Israel Defense Forces chief Aviv Kochavi doesn’t have to do much to be the county’s most influential person. Less than a year on the job, the lieutenant general’s actions over the next year will have a massive impact on life in Israel, which is already in crisis mode.
There are clouds on the security front, an uncertain economy that includes large budgetary demands from the military, and political uncertainty stemming from Benjamin Netanyahu’s corruption trial that starts on March 17. The prime minister is fighting for his political survival; in the meantime, the inexperienced new defense minister he appointed, Naftali Bennett, is likely to have an exceptionally short term.
So a lot rests on Kochavi’s shoulders. At a time when most cabinet members don’t have the nerve to challenge Netanyahu on issues, and when another war is always a risk – amid the public’s belligerent tendencies magnified on social media – Kochavi is the adult in the room.
Kochavi, 55, grew up in the Haifa suburb of Kiryat Bialik and was drafted in 1982 in the middle of the first Lebanon war. He served in the Paratroops and was quickly marked as someone ripe for advancement. When he became the military’s 22nd chief of staff in 2018, he was considered the natural choice.
Still, Netanyahu wasn’t thrilled. He’s suspicious – justifiably so – about generals’ political aspirations. He wasn’t overly impressed by Kochavi’s performance as head of Military Intelligence during the 2014 Gaza war. Maybe Kochavi reminded Netanyahu too much of the chief of staff at the time, Benny Gantz, who’s now his main political rival.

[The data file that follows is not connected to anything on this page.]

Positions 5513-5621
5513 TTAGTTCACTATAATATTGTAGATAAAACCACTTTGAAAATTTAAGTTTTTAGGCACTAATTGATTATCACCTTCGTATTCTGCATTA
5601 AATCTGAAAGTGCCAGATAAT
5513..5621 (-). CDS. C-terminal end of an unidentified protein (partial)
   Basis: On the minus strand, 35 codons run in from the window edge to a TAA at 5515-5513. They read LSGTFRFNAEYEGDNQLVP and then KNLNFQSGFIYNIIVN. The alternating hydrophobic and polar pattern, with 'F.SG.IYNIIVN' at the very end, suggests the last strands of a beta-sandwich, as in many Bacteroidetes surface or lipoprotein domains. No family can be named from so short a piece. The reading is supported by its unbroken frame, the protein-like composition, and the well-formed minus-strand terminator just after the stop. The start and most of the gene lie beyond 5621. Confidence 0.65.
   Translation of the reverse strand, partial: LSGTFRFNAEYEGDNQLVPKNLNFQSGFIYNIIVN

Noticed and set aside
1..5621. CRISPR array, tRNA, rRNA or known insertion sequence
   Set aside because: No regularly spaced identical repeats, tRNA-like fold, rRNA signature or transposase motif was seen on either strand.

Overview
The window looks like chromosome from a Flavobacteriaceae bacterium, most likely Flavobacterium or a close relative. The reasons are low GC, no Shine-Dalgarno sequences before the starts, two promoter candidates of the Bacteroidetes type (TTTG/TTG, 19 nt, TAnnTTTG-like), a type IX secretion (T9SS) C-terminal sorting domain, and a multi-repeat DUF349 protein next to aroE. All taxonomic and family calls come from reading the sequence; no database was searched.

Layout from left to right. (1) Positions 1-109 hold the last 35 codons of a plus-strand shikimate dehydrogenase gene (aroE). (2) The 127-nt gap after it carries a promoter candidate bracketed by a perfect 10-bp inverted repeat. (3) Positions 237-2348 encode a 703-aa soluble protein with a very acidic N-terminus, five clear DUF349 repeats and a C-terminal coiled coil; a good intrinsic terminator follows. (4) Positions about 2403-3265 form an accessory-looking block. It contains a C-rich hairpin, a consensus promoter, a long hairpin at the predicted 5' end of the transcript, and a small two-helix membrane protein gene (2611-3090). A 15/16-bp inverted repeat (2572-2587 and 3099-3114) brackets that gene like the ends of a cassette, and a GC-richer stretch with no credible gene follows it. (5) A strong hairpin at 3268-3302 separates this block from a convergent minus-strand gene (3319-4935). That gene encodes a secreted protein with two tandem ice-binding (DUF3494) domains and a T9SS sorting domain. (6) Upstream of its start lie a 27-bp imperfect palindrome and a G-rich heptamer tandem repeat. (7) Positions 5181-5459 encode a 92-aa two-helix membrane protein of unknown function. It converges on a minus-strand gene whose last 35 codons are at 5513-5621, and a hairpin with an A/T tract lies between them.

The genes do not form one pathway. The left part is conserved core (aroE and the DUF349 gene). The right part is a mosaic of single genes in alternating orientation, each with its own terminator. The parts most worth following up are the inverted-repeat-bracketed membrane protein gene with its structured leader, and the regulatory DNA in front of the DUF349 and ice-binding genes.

When Netanyahu was flying back from a trip abroad, then-Defense Minister Avigdor Lieberman took advantage of his boss’ absence to announce Kochavi’s appointment as a done deal. Kochavi started his job in mid-January 2019 and was perceived as the natural successor to Chief of Staff Gadi Eisenkot.
But Kochavi quickly found himself in an unexpected place. Under the shadow of the corruption indictments, Netanyahu has dragged the country through three general elections, freezing Israeli politics and postponing any meaningful government decisions. This is particularly significant for the state budget: The government is chained to the parameters of the previous budget, and a budget for 2020 isn’t likely to be passed before September.
This is bad news for Kochavi, who has drawn up an ambitious five-year plan for the military. Also, given the budget deficit, Finance Ministry budgets chief Shaul Meridor has crafted a plan for broad cuts that would include defense. Given the disparity between defense officials’ demands and the current state of the economy, a fight can be expected on the usual topics including the military’s generous pensions and the Finance Ministry’s demand that compulsory service be cut from 32 months to as little as 24. Kochavi is vehemently opposed to this.
Want to enjoy 'Zen' reading - with no ads and just the article? Subscribe todaySubscribe now